Wan is brim­ming with (dis­creet) sto­ries about en­coun­ters with the coif­fures of fa­mous guests — Eartha Kitt, Dame Edna Ever­age, ‘‘the wives of Ge­orge Bush and Henry Kissinger’’, and Laven­der Pat­ten, wife of Chris, the 28th and last colo­nial gov­er­nor of Hong Kong. LOOKat the sky­line of Hong Kong Is­land’s Cen­tral district from the har­bour — while on board, say, the pleas­antly com­fort­able tourist junk Aqua Luna — and the Man­darin Ori­en­tal ap­pears tiny. It could fit un­der the armpits, as it were, of its neigh­bour­ing build­ings, their thrust­ing spires all but col­lid­ing with the clouds. But it was not al­ways so. When the ho­tel, then known sim­ply as The Man­darin, opened in Septem­ber 1963, it was the tallest build­ing in Hong Kong, which, ac­cord­ing to its ad­ver­tis­ing of the day, could be ob­served ‘‘tow­er­ing 25 storeys above the world’s most ex­otic har­bour’’.

The South China Morn­ing Post re­ported ‘‘space-age’’ el­e­va­tors that ‘‘cat­a­pulted’’ guests to the top floor ‘‘in 21 sec­onds’’. There were page­boys in but­ton-topped hats and white gloves, di­rect-dial phones and the hith­erto unimag­in­able lux­u­ries of a rooftop swim­ming pool and en­suite bath­rooms. It’s said that when the ar­chi­tect was told of such bathing re­quire­ments, he asked: ‘‘Are the guests am­phibi­ous?’’

The ho­tel was on the waterfront Con­naught Road back then, all but lapped by the wash of fer­ries and cargo boats; Hong Kong has en­gaged in a frenzy of land recla­ma­tion since that era and now the ho­tel sits back a bit, with con­struc­tion in progress out front, although it is a low-rise and land­scaped devel­op­ment, ap­par­ently, with park­land and walk­ways. That su­perb chron­i­cler of cities Jan Mor­ris has long been a fan of this one-time out­post of em­pire and her 1988 book Hong Kong re­mains the most per­cep­tive ac­count of its sto­ried his­tory. She’s long been a reg­u­lar at the Man­darin, although never too keen on its boxy ar­chi­tec­ture. ‘‘No­body could call it a beau­ti­ful build­ing,’’ she once wrote.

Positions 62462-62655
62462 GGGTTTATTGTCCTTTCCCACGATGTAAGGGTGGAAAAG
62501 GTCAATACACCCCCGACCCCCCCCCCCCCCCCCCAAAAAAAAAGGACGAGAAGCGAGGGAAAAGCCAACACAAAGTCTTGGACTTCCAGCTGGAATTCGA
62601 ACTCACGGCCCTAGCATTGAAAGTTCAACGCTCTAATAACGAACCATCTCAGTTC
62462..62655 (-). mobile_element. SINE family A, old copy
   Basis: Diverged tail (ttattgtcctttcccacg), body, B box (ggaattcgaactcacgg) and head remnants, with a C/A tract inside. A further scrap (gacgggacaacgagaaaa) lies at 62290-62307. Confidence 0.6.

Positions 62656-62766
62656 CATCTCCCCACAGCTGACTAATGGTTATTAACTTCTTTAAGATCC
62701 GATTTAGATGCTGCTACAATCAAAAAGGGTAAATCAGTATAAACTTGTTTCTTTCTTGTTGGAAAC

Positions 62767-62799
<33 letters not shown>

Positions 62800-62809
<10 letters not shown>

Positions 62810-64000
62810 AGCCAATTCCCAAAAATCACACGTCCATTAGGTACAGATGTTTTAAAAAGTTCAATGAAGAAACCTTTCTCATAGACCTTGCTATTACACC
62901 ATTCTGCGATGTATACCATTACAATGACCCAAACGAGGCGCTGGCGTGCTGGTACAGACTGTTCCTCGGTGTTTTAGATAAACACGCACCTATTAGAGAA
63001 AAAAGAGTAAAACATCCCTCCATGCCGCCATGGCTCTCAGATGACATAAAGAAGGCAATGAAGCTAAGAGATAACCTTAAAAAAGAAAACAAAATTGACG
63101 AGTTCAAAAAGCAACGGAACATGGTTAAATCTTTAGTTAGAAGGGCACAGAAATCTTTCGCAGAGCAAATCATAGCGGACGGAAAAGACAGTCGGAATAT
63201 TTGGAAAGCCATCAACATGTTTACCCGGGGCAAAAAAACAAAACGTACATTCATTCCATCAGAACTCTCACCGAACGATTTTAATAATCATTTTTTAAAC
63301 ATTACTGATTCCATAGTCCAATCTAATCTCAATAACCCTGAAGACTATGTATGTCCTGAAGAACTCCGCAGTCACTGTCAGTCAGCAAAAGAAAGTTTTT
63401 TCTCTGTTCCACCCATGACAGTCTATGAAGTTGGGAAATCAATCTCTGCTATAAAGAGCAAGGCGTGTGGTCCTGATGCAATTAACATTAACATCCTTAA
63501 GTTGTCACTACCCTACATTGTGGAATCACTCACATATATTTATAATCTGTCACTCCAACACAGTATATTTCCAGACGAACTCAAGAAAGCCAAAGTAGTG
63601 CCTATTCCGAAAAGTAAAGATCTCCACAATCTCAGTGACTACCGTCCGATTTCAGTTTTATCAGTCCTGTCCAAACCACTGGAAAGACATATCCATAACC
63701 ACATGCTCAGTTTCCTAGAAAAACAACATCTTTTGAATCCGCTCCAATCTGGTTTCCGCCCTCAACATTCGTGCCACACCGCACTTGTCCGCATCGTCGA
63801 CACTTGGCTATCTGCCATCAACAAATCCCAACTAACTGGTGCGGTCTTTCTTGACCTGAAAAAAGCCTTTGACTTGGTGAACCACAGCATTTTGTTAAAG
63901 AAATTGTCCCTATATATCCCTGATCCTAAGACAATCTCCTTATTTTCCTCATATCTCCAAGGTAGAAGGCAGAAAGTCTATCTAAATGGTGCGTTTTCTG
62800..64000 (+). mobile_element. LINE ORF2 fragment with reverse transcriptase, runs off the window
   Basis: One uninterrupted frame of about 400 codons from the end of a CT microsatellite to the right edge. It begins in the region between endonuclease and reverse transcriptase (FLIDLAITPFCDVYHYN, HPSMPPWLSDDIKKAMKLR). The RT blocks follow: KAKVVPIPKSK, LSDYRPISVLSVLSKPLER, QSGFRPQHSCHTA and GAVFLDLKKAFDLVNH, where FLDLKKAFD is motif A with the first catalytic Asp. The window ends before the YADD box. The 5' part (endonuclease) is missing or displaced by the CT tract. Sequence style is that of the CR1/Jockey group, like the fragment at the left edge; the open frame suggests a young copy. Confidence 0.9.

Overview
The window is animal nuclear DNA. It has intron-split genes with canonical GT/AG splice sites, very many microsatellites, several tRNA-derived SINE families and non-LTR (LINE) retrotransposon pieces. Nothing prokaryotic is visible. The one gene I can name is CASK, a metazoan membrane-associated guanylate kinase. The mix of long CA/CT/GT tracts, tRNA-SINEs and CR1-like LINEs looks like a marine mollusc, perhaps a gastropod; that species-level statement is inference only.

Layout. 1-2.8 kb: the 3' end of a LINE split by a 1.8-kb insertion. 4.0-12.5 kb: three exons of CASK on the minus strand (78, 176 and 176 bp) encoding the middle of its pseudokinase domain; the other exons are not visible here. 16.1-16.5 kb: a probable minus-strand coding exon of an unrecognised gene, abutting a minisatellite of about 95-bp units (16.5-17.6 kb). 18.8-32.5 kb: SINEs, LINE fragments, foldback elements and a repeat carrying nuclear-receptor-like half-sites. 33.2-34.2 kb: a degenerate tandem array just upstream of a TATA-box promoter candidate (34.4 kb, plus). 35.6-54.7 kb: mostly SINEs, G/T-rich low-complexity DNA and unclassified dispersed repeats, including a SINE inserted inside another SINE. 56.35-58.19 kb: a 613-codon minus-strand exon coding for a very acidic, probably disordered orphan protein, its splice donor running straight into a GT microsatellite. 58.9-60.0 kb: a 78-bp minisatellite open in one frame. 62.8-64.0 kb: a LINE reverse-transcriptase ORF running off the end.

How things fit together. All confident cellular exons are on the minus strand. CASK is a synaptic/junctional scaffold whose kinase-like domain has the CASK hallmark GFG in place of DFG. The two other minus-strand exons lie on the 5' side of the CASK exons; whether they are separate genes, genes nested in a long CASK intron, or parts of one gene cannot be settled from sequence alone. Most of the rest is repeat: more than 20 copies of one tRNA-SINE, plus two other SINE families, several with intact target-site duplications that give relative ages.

Mor­ris was back, sam­pling ‘‘per­fect toast and mar­malade’’ at the ‘ ‘ still An­glophile’’ ho­tel in 2005 , while prais­ing Hong Kong as ‘‘a mar­vel­lous anom­aly, a his­tor­i­cal epit­ome, a boast, a marvel and a show, whirling away night and day in the South China Sea’’ and pon­der­ing its chang­ing for­tunes since 1997, the year FIFTY years doesn’t seem such a long time in the world of ho­tels. The Penin­sula across the water on the Kowloon Penin­sula turns 85 this year; Paris’s Plaza Athe­nee is clock­ing up a cen­tury. But the ar­rival of the Man­darin (few Hong Kongers use its full ti­tle) her­alded a coming of age for the then Bri­tish ter­ri­tory. The ho­tel was ter­ri­bly cos­mopoli­tan. It at­tracted high-fly­ers and sup­per­club stars and em­braced the thrilling idea of the swing­ing 60s. Surely the mop-topped Bea­tles could pop